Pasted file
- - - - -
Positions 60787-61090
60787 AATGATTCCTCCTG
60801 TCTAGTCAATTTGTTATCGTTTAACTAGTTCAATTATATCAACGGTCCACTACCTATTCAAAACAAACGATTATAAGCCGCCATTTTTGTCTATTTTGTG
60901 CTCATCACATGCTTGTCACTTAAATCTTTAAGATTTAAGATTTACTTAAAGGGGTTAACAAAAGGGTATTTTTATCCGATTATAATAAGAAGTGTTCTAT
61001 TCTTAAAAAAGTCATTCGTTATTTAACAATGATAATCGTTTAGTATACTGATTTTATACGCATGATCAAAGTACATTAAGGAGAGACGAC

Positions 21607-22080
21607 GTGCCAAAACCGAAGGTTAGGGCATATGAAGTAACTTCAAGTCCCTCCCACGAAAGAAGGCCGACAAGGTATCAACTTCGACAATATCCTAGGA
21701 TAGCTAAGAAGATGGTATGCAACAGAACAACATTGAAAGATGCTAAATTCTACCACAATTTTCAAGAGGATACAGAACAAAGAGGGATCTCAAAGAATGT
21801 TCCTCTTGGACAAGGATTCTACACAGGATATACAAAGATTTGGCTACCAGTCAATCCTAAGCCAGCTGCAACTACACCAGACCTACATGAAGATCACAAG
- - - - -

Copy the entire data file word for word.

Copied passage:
Positions 60787-61090
60787 AATGATTCCTCCTG
60801 TCTAGTCAATTTGTTATCGTTTAACTAGTTCAATTATATCAACGGTCCACTACCTATTCAAAACAAACGATTATAAGCCGCCATTTTTGTCTATTTTGTG
60901 CTCATCACATGCTTGTCACTTAAATCTTTAAGATTTAAGATTTACTTAAAGGGGTTAACAAAAGGGTATTTTTATCCGATTATAATAAGAAGTGTTCTAT
61001 TCTTAAAAAAGTCATTCGTTATTTAACAATGATAATCGTTTAGTATACTGATTTTATACGCATGATCAAAGTACATTAAGGAGAGACGAC

Positions 21607-22080
21607 GTGCCAAAACCGAAGGTTAGGGCATATGAAGTAACTTCAAGTCCCTCCCACGAAAGAAGGCCGACAAGGTATCAACTTCGACAATATCCTAGGA
21701 TAGCTAAGAAGATGGTATGCAACAGAACAACATTGAAAGATGCTAAATTCTACCACAATTTTCAAGAGGATACAGAACAAAGAGGGATCTCAAAGAATGT
21801 TCCTCTTGGACAAGGATTCTACACAGGATATACAAAGATTTGGCTACCAGTCAATCCTAAGCCAGCTGCAACTACACCAGACCTACATGAAGATCACAAG